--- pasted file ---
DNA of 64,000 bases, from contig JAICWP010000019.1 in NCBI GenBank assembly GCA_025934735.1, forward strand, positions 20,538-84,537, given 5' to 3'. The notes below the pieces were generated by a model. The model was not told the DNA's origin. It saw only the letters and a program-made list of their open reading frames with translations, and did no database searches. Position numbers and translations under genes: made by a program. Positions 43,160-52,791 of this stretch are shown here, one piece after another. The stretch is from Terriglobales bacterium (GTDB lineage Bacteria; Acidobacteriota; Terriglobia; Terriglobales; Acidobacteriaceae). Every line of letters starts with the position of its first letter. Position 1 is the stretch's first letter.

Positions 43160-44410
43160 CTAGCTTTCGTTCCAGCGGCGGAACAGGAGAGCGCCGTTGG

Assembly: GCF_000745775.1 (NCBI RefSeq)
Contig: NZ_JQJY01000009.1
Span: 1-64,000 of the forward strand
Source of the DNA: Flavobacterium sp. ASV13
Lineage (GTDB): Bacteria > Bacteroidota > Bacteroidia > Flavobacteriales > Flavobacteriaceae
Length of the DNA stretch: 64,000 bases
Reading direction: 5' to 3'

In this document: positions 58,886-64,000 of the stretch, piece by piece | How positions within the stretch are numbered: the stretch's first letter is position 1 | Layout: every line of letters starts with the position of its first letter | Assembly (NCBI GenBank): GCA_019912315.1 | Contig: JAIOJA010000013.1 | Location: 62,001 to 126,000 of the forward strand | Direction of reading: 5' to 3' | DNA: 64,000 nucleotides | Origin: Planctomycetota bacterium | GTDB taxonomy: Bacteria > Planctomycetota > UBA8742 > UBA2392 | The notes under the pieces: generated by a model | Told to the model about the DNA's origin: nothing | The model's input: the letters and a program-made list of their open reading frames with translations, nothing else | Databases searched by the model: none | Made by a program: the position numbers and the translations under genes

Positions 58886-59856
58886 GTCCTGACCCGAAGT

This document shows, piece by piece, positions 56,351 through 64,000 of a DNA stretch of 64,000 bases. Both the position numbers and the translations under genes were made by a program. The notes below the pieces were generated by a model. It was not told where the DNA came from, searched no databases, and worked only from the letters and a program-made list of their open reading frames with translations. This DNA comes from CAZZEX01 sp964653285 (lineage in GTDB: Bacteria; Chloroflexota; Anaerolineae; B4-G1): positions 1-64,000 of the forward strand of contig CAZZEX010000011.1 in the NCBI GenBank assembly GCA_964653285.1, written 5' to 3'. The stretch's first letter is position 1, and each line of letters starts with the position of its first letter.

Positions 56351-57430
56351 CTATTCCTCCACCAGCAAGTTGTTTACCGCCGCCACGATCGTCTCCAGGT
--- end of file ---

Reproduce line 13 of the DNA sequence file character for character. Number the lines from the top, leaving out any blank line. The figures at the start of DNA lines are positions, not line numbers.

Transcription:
58886 GTCCTGACCCGAAGT